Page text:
The history of heart surgery is a fascinating saga. In the dark ages of medicine, physicians commonly prescribed blood letting as a treatment for ridding the vascular system of diabolical elements and bizarre medicaments like brain extracts, and until quite recently, the basic treatment for a heart attack was to lie down and bear it. Within the last century, physicians have evolved from fearing to even touch a living human heart to rebuilding and even transplanting hearts with beguiling, if sometimes dangerous wizardry. Not long ago, cardiac surgery was celebrated as akin to miracle working, yet a new therapeutic age has since taken hold. Today heart attacks can often be stopped in their midst, and astonishing non-invasive surgical techniques regularly eliminate any need for a knife, while clearing vital arteries in just minutes.
Journey Into the Heart traces this epic quest involving a cast of thousands who struggled to solve medical complexities that long boggled the most brilliant minds on earth. David Monagan tells their story as never before, for the first time paying tribute to the daring tactics and outsized personalities of scarcely appreciated pioneers from Oregon to East Germany. The risks some took were hard to fathom: when a promising therapy seemed far too dangerous to perform on a patient, charismatic doctors experimented on themselves. Meanwhile, a multi-billion dollar business involving angioplasty and countless related knifeless procedures charged into life, often overshadowing the noble quest for innovation with a race for profit. The great figures behind these advances have been little chronicled, but their lives encompassed all the triumph and anguish of the last century.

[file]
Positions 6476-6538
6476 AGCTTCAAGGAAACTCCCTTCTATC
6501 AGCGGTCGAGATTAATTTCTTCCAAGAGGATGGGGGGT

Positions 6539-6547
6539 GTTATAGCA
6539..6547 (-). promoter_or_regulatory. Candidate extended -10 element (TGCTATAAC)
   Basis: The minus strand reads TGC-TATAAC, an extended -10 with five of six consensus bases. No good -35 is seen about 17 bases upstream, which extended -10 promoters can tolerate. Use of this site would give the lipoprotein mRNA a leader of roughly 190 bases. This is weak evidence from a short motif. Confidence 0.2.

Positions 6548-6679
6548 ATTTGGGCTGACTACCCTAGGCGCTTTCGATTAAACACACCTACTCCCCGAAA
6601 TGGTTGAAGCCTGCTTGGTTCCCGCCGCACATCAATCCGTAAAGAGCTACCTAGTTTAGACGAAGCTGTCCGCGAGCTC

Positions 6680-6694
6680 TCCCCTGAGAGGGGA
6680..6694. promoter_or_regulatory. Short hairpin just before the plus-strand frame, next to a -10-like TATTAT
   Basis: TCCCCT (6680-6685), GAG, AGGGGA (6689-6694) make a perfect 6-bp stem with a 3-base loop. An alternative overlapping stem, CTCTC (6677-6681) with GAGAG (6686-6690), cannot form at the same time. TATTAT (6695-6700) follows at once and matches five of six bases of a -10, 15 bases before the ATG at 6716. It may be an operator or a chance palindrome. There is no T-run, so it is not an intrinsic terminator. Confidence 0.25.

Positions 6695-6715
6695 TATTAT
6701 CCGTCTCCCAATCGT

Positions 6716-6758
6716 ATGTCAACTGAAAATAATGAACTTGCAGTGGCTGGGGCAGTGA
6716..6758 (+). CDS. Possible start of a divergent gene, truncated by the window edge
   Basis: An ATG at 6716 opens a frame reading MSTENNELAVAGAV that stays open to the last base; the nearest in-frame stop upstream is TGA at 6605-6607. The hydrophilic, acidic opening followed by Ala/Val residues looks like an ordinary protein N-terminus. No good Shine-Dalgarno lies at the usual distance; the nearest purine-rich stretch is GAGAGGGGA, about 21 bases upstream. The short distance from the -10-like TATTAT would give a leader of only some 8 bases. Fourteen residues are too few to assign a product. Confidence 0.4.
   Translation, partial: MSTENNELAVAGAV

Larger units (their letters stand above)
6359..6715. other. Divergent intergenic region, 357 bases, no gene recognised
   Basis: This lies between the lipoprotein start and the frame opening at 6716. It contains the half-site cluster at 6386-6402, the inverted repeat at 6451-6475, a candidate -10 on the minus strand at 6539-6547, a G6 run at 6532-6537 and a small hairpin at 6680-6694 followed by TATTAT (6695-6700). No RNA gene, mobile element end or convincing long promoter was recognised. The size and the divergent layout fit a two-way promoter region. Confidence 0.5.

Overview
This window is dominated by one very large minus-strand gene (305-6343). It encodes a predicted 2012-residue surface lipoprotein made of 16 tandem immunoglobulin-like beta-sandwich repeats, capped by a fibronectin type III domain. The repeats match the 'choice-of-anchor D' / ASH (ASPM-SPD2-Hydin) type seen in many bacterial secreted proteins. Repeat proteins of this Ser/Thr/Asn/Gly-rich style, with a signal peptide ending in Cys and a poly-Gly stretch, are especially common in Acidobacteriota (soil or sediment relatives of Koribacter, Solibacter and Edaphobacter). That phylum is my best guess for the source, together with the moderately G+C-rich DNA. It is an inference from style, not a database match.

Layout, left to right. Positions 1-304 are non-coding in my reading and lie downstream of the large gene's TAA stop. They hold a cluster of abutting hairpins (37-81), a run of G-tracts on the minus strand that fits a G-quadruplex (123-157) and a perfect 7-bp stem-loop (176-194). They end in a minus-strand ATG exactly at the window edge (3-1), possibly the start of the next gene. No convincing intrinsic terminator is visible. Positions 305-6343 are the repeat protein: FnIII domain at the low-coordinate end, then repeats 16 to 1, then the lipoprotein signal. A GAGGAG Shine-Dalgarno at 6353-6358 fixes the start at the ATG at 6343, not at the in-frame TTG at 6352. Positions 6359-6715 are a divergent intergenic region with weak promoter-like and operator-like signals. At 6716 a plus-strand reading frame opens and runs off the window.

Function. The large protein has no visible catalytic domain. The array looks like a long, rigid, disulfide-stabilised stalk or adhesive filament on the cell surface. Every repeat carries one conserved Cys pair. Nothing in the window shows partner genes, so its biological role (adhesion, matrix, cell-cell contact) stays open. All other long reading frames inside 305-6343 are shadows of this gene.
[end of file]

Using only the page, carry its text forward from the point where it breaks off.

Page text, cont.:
Andreas Gruentzig, an East German "child of the rubble," took center stage in revolutionizing cardiovascular care, developing the first tiny balloon-tipped probes in his Zurich apartment. Despite harsh skepticism, Gruentzig demonstrated that his gadgets could transform the lives of millions. His findings catapulted him to worldwide fame, and he was nominated for the Nobel Prize. After being lured to Emory University, Gruentzig’s career escalated to dizzying heights, and then concluded tragically with an Icarus- like ending. Journey Into the Heart is a compelling biography and a multi-faceted tale of medical discovery and business intrigue, all centered on the seat of human life. The twentieth century journey to understand the human heart was a saga on par with the race to the moon.
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University of Oregon radiologist Charles Dotter took the penultimate step in 1964, when he used multiple catheters of increasing size to open blocked arteries in the legs of patients, moving radiology from diagnostic imaging toward non-surgical intervention to treat vascular disease.Feb 01 2007 | Read Full Review of Journey into the Heart: A Tal...
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